Thursday, February 5, 2009

Plot details and cast announced for Kitamura's and Iwai's animated "Baton"

by Chris MaGee

Less than two weeks ago news of a new project from Ryuhei Kitamura (Versus, Azumi) and Shunji Iwai (SWallowtail Butterfly, All about Lily Chou-Chou) hit the web. It was announced that the two filmmakers, who had previously discussed working on the long-ruminating film "Bandage" about a rock band in the 90s, would now be working on a 50-minute animated film titled "Baton" for the 150th anniversary of the founding of Yokohama. A teaser image was released, but that was about it. No plot details were disclosed and no voice talent was announced. Well, today all that has changed.

In a press conference held on Thursday in Japan (which is yesterday with the time difference) Kitamura and Iwai took to the stage with two of the film's stars, Aya Ueto (middle left) and Hayato Ichihara (middle right). The two actors, Ueto who worked with Kitamura on "Azumi" and Ishihara who worked with Iwai on "All about Lily Chou-Chou", will not only be lending their voices to the project, but will be rotoscoped, the same technique recently used by Richard Linklater in his 2006 Philip K. Dick adaptation "A Scanner Darkly". The rest of the cast will be rounded out by Ren Osugi, Takashi Naito, Mura Mi, and Tatsuya Fujiwara.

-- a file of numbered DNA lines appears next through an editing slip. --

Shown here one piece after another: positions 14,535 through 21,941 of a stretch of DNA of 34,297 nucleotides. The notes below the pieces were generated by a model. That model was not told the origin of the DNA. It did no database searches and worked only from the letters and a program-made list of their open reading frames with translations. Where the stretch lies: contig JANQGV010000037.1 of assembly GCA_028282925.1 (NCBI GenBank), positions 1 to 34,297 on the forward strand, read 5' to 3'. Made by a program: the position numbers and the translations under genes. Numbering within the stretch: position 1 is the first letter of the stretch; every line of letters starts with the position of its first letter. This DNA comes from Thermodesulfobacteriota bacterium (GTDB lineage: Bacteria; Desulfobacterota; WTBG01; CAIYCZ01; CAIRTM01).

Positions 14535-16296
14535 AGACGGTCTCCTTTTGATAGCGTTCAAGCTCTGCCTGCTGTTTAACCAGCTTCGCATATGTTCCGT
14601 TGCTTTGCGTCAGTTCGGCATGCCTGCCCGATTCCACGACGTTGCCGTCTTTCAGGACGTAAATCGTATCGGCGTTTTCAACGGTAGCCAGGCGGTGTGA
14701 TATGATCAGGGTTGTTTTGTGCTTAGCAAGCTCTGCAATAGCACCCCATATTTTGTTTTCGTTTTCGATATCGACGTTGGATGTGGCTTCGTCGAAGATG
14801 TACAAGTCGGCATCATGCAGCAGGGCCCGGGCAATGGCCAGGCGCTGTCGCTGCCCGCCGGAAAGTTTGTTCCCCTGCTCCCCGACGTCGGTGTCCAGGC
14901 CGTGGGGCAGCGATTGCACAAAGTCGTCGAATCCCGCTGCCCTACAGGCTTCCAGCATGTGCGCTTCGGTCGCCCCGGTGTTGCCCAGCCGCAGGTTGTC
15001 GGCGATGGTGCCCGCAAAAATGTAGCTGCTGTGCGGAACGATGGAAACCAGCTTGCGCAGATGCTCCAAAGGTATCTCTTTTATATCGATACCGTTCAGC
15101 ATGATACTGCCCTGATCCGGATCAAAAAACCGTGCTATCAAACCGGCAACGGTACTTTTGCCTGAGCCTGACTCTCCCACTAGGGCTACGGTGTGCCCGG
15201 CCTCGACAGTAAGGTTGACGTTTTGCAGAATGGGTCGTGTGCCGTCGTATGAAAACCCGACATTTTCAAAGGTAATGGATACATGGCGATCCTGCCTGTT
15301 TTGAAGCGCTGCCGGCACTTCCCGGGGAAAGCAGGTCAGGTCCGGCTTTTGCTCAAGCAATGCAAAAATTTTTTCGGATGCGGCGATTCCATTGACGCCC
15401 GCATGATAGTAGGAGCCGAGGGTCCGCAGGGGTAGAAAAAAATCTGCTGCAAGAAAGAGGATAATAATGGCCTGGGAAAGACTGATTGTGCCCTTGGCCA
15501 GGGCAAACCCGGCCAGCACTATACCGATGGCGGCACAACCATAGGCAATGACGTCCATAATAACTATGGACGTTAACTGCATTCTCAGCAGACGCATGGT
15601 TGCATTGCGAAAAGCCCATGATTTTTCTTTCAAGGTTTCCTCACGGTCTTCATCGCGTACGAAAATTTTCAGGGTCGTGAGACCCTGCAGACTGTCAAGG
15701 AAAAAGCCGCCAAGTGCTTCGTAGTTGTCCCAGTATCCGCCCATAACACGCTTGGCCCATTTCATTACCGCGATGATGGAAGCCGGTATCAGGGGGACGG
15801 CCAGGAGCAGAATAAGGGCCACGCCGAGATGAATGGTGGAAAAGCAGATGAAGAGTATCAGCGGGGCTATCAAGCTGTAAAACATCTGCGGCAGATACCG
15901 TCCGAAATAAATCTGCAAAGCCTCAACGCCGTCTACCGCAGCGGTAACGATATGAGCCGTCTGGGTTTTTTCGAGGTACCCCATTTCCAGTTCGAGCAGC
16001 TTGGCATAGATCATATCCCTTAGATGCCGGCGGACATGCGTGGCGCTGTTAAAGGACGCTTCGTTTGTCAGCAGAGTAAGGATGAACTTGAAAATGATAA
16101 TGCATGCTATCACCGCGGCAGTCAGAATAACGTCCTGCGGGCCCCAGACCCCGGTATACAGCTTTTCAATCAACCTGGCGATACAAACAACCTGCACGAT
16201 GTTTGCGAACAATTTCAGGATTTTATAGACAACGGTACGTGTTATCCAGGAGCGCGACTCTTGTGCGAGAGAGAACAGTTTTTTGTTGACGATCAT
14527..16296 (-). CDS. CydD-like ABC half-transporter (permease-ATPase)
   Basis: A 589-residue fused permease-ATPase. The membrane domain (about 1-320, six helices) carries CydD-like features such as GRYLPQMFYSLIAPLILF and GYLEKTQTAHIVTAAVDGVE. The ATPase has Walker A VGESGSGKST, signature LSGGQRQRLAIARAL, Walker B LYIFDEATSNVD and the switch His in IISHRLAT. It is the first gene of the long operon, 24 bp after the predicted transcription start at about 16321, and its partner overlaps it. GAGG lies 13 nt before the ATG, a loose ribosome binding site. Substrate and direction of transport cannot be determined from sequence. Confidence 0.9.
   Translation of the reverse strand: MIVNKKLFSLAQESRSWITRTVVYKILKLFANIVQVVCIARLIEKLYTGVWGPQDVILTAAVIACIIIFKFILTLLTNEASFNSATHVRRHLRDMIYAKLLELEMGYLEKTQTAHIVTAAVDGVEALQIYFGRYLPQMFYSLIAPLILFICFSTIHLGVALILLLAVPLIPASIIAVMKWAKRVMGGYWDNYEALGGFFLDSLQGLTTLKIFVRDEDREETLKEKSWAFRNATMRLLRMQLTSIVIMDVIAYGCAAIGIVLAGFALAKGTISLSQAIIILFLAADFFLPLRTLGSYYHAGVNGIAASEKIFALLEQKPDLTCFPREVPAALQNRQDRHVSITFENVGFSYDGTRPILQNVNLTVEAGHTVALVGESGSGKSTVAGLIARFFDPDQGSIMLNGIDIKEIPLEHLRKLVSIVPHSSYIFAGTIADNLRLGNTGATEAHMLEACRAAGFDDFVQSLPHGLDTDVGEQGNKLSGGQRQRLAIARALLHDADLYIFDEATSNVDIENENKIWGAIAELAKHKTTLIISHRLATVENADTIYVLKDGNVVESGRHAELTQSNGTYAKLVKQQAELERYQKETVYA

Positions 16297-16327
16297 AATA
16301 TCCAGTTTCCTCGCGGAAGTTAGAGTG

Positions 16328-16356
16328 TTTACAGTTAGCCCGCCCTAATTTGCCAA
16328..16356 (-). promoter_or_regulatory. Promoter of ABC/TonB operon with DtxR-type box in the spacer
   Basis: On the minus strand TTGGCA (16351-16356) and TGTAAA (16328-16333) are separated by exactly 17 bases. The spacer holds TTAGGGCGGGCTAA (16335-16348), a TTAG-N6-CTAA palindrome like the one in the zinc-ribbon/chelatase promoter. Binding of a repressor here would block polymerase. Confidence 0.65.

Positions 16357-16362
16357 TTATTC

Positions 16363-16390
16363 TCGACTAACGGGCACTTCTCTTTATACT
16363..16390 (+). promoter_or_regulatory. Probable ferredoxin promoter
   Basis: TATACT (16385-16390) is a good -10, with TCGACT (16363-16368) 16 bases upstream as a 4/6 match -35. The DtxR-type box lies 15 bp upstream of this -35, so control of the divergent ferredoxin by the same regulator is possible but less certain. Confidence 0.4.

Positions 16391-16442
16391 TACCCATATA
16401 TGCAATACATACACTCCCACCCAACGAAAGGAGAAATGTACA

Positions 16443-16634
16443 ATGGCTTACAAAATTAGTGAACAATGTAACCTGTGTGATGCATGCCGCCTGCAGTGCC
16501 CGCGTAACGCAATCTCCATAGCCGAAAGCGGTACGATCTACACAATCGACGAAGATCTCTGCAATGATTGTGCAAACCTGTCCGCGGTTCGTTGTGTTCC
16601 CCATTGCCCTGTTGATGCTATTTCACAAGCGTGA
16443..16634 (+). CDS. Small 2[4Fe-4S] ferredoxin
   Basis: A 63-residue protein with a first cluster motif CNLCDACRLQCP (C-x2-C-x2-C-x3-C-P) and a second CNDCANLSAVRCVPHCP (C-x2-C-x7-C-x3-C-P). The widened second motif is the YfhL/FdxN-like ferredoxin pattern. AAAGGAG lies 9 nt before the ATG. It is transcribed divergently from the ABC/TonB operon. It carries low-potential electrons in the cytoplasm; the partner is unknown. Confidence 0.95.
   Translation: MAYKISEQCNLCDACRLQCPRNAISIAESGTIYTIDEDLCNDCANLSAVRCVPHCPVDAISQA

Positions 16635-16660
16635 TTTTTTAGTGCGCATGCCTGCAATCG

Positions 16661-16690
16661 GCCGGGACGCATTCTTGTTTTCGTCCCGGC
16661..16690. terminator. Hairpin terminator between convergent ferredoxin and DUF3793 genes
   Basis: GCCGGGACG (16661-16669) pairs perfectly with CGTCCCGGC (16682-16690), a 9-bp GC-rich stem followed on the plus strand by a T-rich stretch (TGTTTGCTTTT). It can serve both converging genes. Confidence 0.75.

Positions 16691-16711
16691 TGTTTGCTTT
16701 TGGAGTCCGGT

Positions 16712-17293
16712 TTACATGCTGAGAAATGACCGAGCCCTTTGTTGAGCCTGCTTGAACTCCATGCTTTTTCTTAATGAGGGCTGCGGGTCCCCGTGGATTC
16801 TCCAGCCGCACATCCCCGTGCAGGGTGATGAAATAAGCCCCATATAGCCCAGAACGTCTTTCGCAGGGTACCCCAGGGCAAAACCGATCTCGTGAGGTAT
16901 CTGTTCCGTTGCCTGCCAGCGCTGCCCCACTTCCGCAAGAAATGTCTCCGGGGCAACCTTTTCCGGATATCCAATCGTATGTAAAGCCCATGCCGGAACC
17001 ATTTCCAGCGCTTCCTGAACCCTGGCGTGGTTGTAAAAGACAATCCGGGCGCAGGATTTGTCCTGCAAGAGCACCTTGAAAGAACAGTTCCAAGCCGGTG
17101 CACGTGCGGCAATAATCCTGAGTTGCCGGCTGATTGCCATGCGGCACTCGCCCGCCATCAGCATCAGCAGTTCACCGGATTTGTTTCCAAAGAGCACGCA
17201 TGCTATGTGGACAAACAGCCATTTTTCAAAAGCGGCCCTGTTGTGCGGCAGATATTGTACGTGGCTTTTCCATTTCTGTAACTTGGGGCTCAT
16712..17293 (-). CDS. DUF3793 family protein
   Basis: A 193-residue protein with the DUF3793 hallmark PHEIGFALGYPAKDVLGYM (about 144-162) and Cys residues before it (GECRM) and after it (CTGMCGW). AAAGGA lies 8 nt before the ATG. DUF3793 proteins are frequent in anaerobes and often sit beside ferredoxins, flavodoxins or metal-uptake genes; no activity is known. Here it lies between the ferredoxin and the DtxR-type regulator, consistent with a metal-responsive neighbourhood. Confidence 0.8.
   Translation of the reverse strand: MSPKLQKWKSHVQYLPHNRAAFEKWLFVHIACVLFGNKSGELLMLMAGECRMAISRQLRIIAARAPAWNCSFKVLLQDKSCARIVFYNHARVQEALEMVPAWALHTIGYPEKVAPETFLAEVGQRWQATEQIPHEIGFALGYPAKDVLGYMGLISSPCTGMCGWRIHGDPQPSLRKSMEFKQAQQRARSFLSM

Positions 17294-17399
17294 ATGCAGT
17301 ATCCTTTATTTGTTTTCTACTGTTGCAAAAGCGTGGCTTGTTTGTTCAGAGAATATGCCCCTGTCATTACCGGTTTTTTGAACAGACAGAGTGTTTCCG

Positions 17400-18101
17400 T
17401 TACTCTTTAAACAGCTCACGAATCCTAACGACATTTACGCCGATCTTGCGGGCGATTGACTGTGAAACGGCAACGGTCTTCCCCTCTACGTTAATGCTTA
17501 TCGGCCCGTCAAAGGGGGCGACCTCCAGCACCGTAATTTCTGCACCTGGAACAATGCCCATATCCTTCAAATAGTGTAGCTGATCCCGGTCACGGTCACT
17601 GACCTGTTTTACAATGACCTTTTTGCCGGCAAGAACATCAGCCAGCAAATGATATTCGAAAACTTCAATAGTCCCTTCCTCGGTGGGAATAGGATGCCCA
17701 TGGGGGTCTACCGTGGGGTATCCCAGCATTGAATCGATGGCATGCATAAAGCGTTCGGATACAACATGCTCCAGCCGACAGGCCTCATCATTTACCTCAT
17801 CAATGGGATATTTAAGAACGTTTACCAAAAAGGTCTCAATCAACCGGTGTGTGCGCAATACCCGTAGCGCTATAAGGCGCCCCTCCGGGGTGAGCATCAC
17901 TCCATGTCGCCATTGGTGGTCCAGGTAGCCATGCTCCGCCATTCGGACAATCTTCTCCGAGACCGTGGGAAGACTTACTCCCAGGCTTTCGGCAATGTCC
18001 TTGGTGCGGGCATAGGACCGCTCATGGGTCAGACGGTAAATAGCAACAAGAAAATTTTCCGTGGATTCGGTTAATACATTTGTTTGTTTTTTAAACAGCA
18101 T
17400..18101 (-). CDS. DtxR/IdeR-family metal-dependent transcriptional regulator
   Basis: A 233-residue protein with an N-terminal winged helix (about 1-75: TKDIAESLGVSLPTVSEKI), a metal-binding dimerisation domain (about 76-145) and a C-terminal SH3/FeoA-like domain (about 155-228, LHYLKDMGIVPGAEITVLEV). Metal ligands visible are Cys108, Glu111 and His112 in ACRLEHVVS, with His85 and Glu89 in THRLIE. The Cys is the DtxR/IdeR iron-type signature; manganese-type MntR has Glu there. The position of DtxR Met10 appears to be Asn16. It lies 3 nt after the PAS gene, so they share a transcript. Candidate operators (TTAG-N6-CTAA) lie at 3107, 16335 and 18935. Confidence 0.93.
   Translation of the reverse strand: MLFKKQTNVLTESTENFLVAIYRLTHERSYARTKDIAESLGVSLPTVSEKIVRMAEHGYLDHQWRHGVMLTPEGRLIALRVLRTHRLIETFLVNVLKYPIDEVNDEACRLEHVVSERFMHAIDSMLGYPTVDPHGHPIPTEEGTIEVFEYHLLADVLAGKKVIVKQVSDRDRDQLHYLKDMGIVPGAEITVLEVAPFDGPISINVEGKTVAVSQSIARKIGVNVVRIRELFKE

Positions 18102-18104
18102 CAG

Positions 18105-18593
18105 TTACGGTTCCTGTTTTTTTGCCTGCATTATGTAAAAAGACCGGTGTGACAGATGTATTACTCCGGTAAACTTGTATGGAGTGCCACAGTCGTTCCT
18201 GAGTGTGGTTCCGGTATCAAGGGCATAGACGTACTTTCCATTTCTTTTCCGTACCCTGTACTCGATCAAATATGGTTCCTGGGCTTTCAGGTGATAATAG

Director Kitamura and producer Iwai explained that "Baton" won't be a single 50-minute film, but instead will be broken up into a trilogy of 20-minute films that will be screened at the Theater Future on the bay in Yokohama from April 28th to September 27th, and that the films will be set on a future Earth in which the two main characters, Apollo and Michal, will live side by side with intelligent robots. You can actually take a peek at tiny image of the concept art for the characters at the website for the Yokohama 150th anniversary celebrations here.

It also turns out that "Baton" is a bit of a homecoming for the two filmmakers. Iwai is a graduate of the Faculty of Education Department of Art of Yokohama National University, and Kitamura joked with reporters that after all he put Yokohama through making "Godzilla: Final Wars" that it was about time he gave back to the city.

Thanks to Variety Japan for all the details on this and the photo above.

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